Uncharted 4: A Thief's End Review - Better Than Your Favorite Action Movie


I never gave it much thought, but Uncharted is one of the most important video game franchises in my life. This realization didn't hit until the closing moments in 'A Thief's End'. A month ago, I simply saw the series as a fantastic trilogy of adventure games with breathtaking setpieces. Thinking about it, they are so much more. They're the quintessential form of escapism. Getting a break from our boring lives in order to lead Nathan Drake towards a treasure. That's where Uncharted 4 switches things up. During my 13 hours playthrough, I wasn't leading Nate. He was guiding me. In my head, I was right next to him, with my jaw dropped all the way to the floor. This is the best game I have played in 2016. Period.

So, what is Uncharted 4 about? Well, after the events of 'Drake's Deception', Nate has abandoned his action-packed lifestyle. He's out of the game. Instead, he has settled down with Elena, and works a desk job. That all changes when his presumed dead brother, Sam, comes back with one final adventure. Putting everything on the line, the crew is back together. Except this time, the reward is so high that chasing it could bring deadly consequences.


Usually I begin these reviews by talking about the visual side of things;don't worry, we'll get to it. However, I'm kicking this one off by giving props to Bruce Straley, Josh Scherr, and Neil Druckmann for directing the best narrative in the franchise's history. For the most part, I know what I'm getting into when it comes to an Uncharted plot. But 'A Thief's End' grabs that mold and throws it out of the window. The story itself is a lot more grounded and well paced, which is something I believe the previous games lacked. It deals with topics such as family, love, greed and growing up. But in my opinion, the tale is not told through the actions that are taking place. Instead, the work is done by the characters, and the interactions between them.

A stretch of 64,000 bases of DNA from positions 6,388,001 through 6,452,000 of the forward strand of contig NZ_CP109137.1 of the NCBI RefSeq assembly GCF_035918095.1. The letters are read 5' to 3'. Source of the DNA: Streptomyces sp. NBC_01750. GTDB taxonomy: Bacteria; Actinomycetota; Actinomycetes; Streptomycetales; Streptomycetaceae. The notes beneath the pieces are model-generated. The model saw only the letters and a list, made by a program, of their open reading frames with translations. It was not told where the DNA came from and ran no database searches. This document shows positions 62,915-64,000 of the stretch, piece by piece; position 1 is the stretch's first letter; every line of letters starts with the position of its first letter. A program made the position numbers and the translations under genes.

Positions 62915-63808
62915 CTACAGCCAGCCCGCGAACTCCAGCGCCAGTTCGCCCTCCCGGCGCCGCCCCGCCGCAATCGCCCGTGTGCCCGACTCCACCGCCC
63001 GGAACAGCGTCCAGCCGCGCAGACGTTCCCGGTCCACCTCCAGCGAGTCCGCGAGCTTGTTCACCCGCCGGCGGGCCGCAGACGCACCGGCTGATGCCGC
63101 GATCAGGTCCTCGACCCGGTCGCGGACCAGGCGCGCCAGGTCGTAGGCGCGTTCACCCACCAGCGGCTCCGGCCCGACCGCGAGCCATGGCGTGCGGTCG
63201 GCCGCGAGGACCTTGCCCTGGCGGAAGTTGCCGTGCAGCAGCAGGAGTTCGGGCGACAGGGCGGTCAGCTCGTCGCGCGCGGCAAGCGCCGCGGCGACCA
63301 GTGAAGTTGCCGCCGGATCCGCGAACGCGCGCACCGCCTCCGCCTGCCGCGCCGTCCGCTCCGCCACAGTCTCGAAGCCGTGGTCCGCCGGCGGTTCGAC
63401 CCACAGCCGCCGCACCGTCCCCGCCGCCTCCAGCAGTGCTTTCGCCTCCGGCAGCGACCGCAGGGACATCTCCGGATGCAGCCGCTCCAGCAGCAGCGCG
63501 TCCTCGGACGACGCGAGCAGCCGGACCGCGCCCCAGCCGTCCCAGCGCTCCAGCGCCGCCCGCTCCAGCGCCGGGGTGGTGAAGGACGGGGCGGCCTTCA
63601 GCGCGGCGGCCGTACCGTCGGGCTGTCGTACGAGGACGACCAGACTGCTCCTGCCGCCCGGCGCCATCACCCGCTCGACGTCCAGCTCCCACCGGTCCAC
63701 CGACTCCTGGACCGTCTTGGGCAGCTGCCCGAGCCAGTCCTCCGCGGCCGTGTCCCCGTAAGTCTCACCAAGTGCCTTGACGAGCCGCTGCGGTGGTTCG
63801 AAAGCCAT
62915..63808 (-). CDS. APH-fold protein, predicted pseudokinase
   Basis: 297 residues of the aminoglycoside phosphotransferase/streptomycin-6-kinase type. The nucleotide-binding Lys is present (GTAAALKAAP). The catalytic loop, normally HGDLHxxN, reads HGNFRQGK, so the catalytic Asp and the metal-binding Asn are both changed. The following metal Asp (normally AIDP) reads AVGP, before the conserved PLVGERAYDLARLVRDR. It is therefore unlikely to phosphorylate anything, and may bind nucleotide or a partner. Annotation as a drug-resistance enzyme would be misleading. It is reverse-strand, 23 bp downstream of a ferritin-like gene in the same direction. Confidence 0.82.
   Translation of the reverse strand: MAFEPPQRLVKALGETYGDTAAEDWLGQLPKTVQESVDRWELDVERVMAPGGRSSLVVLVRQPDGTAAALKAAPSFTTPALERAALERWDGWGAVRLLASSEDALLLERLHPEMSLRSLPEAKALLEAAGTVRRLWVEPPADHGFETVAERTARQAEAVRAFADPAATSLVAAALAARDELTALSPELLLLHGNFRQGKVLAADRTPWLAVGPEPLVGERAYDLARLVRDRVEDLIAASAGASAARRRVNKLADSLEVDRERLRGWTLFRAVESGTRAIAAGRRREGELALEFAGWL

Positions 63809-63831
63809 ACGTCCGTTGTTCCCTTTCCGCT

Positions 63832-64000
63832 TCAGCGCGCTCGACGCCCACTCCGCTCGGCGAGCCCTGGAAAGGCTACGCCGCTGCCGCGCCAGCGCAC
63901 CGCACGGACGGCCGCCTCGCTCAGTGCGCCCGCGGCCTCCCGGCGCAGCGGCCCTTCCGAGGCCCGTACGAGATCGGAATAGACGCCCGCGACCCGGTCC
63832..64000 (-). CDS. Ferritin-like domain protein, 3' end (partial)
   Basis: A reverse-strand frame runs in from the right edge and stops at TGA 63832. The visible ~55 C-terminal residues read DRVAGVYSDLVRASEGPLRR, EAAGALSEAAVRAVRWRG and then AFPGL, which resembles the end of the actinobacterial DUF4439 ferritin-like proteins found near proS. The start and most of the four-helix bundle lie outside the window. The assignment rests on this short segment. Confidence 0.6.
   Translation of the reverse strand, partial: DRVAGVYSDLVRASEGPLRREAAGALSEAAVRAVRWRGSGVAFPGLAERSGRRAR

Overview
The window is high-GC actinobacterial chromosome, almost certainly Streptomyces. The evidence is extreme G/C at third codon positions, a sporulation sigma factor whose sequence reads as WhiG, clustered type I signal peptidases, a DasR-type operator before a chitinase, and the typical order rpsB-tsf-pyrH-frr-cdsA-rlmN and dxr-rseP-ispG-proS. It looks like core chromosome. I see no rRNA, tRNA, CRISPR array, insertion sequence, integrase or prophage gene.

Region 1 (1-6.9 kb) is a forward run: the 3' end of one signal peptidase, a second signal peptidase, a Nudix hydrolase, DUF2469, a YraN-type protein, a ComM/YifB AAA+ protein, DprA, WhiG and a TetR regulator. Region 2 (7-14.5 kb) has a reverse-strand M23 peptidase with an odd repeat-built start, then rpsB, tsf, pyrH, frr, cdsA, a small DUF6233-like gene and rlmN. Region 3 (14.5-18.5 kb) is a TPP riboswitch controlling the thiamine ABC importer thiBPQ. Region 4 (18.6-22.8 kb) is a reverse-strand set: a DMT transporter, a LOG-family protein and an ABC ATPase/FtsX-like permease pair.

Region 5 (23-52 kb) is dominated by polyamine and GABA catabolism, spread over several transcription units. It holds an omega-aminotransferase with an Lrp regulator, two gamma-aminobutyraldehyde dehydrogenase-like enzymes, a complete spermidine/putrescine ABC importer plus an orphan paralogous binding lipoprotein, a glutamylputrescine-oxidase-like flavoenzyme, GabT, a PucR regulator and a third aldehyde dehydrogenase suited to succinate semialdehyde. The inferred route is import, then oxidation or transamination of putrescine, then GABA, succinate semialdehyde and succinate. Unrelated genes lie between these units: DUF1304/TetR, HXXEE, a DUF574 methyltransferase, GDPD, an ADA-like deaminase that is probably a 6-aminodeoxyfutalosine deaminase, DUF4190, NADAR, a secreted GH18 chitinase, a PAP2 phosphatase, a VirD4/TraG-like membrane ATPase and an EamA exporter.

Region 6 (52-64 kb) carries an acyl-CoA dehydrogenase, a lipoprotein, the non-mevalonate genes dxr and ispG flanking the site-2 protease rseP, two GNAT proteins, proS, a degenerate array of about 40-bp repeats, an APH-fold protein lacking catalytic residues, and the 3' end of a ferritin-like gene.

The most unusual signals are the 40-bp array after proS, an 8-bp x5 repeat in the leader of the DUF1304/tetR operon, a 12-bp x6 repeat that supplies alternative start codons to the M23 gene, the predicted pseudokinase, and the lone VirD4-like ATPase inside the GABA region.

Indeed, this game possesses one of the best, more complex set of characters in Naughty Dog's history. They clearly learned a valuable lesson from The Last of Us, and it payed off (big time). Dialogue is impeccable, which allows you to really get invested in the situation. From the heroes to the villains, everybody has clear intentions. They want to reach their goals for different reasons, by different means. By the time the credits roll, everyone found themselves in a distinct place mentally, and physically. These people feel real and alive. Without spoiling much, as soon as Nate begins his journey with Sam, he acts as if he's being forced to do it. In reality, he genuinely wants to go on an expedition. He believes his life has become dull and monotonous. He needs to feel the rush. There are countless, minor examples like this one, but they're never explicitly revealed. The combination of excellent writing and superb performances combine to deliver some of the most impressive, lifelike spoken exchanges I've ever seen in a video game.